It’s been going on for years, you walking with — your husband? your brother? your boyfriend?– and me driving with my kids. You are not old, but you walk with a bend, a limp, that is steadied by your companion. Your right arm is always looped through his left. He looks younger than you, because he is sturdier.
We each wave as the other passes; sometimes you smile. I probably don’t. It’s early, and I’m late.
Once I saw you in a coffee shop and pressed my hand into yours: “I see you walking every day! I’m the woman in the blue car!” I found out your first name and the name of your street. I was surprised by how far away the street was. I have forgotten your name.
For a week now, I’ve seen you walking alone. Your partner, your cohort, your human walking stick, is not there.
And I worry. I worry that though I thought you were the one who was sick, or crippled by polio, or recovering from something I could see and yet not see, that I was wrong. That it was him, and you were his rock, not the other way around.
You walk by, still limping. I wave. And I don’t roll down the window and ask if everything is all right. I can’t bring myself to.
But I force a smile, as if to say, I hope it is. I hope.
Woman In the Blue Car
I am tired, very tired, of everyone on earth telling me how poorly written your books are.
Let me offer a few pointers.
1) Focus on physical details. How about: “Blood speckled her pillows, giving them a kind of delicate, polka-dot-from-hell pattern.”
2) End each chapter with a hook. Example: “She thought the worst was over. And then she saw the tail of the bullwhip peeking between his legs.”
3) Rewrite your ending. Everyone hates it. Consider crafting one that actually brings women pleasure and satisfaction. Oh, wait, righhhhht . . . .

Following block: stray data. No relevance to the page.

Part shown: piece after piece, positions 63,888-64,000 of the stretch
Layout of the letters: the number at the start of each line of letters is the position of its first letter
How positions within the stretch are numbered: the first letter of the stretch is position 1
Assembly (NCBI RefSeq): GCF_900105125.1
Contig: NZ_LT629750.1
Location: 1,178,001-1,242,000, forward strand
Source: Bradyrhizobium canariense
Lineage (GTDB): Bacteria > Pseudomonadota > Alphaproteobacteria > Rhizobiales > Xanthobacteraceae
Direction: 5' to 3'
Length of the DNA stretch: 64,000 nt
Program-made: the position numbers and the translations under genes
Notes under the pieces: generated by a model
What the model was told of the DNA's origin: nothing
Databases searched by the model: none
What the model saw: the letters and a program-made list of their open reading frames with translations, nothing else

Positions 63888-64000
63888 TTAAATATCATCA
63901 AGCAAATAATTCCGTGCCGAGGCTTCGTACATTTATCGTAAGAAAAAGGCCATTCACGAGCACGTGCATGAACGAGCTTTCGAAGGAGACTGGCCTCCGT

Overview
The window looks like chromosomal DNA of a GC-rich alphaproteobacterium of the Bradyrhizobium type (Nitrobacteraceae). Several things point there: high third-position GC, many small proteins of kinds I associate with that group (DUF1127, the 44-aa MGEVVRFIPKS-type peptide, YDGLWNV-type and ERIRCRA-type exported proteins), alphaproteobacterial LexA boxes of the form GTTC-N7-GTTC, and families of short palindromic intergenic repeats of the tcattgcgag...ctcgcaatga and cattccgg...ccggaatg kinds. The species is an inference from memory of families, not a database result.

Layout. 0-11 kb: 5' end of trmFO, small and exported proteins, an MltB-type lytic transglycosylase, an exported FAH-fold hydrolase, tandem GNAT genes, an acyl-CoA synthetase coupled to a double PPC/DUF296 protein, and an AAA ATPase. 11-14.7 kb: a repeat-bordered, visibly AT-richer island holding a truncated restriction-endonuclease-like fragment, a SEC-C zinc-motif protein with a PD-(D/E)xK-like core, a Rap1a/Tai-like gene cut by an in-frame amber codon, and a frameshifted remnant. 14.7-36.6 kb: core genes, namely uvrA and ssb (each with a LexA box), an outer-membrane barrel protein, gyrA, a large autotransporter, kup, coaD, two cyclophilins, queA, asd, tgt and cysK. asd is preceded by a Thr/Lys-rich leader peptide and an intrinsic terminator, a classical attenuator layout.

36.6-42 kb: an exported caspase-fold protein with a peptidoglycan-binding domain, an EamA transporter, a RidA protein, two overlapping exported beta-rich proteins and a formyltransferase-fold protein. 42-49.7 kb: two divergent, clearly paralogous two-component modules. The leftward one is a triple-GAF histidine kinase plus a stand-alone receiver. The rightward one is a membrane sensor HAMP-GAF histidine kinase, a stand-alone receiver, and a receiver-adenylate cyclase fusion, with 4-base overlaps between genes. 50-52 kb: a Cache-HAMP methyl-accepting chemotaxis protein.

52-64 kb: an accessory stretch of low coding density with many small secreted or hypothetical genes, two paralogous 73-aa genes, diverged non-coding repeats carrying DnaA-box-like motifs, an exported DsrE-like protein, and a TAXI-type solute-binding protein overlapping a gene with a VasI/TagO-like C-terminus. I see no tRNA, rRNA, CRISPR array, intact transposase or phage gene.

The Literary Author
P.S. Please stop laughing on your way to the bank. It’s very untoward, and we can all hear you.
You are no rookie.
I knew this not from the tone of your voice (deep) or the way you told me that you had my daughter in your custody (calmly).
No. I knew this by the way you kept saying “nothing is wrong” and “your daughter is not in any trouble” in the shocked pauses between my one word answers.
Thank you for keeping her safe, and for making her first experience with the law a positive one.
And I am sincerely sorry about that little run-in I had with your brethren in 1987. Really, I am.
Parent Fearing Payback
What is your story? Do you know that others are creating it as you dance, leap, twirl in your oversized impenetrable lenses?
Plastic surgery, they whisper. Others concur. Of a certain age. Getting crinkly. They are absolute in their assessment: what else would lead anyone to do what you are doing?
Still, I look at your slight build, the bruise on your shoulder, and come up with another story. I worry for you, and what is behind your glasses. I wonder why anyone who has the courage to dance as you do doesn’t also have the courage to stand up to him. To leave him. To spin away from his dark embrace.